On the other hand, if the limitation of actions contained in Code 3-1004 applies, appellant Simons action may not be barred. Code 3-1004 states in pertinent part: "Actions for injuries to the person shall be brought within two years after the right of action accrues. . ." (Emphasis supplied.) The point from which the statute of limitations begins to run under Code 3-1004 is when the "right of action accrues," not when the "act or omission occurred," as would be the case under Code 3-1102.
Appellant Simons asserts that the right of action in this case accrued on October 10, 1975, when he was first informed that his back was broken. Assuming that appellant Simons could not have discovered this injury in the exercise of ordinary care before October 10, 1975, we agree with appellant that the right of action under Code 3-1004 did not accrue until then. "[W]hen the injury resulting from a tortious act is not immediately apparent the statute of limitation is tolled so long as the victim could not in the exercise of ordinary care have learned of it." Forgay v. Tucker, 128 Ga. App. 497
, 500 (197 SE2d 492
) (1973). Whether appellant Simons exercised due care under the facts of this case is a question which must be resolved by a jury. Piedmont Pharmacy v. Patmore, 144 Ga. App. 160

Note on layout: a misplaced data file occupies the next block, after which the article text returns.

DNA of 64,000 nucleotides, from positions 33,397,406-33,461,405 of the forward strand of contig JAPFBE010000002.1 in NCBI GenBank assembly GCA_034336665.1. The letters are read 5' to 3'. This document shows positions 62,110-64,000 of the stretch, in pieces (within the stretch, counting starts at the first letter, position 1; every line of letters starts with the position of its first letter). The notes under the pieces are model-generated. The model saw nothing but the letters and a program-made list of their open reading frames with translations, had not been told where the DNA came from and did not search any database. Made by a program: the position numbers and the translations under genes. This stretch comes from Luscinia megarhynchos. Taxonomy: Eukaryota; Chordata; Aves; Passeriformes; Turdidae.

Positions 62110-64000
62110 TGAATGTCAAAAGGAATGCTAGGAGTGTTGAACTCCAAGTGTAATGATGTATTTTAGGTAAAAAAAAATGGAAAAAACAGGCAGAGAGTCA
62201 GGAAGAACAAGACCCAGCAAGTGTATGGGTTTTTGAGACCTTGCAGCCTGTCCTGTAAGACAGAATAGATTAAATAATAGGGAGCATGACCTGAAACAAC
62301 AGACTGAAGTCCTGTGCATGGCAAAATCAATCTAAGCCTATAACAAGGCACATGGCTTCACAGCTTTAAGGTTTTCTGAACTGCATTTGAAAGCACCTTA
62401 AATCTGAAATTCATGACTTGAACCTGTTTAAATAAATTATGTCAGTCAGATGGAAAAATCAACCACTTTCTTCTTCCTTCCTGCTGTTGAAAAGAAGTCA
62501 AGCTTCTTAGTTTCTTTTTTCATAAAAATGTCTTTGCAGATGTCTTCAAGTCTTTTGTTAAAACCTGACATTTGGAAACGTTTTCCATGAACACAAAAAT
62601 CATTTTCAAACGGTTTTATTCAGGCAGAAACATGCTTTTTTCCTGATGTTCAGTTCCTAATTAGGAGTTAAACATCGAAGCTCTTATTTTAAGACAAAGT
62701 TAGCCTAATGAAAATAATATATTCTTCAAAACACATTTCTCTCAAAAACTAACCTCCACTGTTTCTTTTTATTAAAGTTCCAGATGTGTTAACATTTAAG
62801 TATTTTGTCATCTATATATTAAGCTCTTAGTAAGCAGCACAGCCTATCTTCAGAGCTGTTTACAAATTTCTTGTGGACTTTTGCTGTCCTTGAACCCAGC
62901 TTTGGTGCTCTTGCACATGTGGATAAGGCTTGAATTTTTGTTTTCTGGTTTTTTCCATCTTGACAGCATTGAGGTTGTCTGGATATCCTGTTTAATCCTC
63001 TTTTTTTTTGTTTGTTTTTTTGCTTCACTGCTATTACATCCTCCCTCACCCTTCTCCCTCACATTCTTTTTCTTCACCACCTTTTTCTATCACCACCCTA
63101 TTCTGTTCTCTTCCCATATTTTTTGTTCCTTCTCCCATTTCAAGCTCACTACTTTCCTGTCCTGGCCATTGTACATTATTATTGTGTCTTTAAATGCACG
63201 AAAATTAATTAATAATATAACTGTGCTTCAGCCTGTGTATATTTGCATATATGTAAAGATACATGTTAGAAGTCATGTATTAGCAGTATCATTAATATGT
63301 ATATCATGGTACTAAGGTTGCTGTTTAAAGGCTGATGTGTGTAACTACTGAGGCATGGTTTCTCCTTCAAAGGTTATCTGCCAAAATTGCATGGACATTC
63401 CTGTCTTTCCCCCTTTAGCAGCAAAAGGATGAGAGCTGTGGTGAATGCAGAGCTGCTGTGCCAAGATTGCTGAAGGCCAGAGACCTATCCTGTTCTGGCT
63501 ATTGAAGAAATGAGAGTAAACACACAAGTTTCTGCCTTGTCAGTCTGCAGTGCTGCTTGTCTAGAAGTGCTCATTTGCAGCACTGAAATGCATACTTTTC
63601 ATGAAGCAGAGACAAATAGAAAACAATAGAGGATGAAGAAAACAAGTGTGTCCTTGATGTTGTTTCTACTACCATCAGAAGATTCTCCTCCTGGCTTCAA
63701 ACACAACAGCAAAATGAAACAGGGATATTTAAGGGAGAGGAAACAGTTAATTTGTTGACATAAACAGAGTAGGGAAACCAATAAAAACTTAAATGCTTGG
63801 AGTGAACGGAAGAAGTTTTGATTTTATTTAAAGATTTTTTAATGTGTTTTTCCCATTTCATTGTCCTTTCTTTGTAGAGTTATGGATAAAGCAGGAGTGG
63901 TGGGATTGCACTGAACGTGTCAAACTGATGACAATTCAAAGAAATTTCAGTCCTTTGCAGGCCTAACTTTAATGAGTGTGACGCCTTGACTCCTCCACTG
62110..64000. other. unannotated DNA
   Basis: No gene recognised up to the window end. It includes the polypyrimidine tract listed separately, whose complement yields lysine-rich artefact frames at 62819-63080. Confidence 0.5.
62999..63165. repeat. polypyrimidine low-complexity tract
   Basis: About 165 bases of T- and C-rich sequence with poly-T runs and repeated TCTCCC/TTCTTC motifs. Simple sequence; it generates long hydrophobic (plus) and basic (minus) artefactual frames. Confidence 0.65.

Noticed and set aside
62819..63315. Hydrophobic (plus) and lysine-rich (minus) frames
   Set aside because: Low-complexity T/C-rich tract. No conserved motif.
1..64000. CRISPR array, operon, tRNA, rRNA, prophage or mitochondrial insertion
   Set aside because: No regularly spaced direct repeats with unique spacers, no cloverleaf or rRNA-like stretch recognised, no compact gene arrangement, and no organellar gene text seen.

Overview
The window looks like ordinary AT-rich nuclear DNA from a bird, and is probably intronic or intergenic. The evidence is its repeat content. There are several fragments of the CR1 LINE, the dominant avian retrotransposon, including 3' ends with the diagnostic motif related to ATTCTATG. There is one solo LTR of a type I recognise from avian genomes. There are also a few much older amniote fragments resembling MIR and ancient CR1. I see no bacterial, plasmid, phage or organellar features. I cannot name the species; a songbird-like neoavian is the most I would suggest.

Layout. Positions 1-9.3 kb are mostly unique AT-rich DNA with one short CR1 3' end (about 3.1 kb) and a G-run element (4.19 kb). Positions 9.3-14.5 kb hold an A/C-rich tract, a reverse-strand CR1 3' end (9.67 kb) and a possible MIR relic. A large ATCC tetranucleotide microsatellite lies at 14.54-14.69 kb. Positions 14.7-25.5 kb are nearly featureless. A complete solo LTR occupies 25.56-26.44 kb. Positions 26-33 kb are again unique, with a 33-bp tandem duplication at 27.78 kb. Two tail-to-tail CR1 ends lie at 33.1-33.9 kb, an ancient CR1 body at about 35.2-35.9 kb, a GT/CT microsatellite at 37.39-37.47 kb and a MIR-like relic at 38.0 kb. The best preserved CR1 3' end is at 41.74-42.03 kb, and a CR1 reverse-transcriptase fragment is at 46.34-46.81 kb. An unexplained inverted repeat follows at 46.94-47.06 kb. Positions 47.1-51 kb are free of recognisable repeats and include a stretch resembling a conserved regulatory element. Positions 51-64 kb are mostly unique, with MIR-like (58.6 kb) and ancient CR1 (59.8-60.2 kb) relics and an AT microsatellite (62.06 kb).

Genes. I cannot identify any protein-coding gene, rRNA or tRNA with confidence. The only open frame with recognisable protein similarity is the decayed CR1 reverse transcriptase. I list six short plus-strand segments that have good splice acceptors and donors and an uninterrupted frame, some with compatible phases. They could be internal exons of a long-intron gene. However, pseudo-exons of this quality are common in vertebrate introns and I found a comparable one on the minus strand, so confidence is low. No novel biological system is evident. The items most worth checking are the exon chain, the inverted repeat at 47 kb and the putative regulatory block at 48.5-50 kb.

, 163 (240 SE2d 888
The trial court erred in granting appellees' motion for summary judgment on the ground that the statute of limitations barred any action because a jury question remains as to whether appellant Simons exercised ordinary care in discovering that he suffered a broken back. We base this conclusion on Code 3-1105, which provides: "No action for medical malpractice which, prior to July 1, 1976, has been barred by the provisions of Title 3, relating to action, shall be revived by this Chapter. No action for medical malpractice which would be barred before July 1, 1977, by the provisions of this Chapter but which would not be so barred by the provisions of Title 3, in force immediately prior to July 1, 1976, shall be barred until July 1, 1977." If a jury were to determine that appellant Simons exercised due care in discovering that he suffered a broken back, the language of Code 3-1105 would be satisfied. In such case, appellant Simons' action would not be barred by the statute of limitations, because appellants filed their complaint before July 1, 1977.
3. As appellees concede, Mrs. Simons' claim for loss of consortium is not barred by the statute of limitations. Code 3-1105.
S. E. Kelly, Phillip Johnson, for appellees.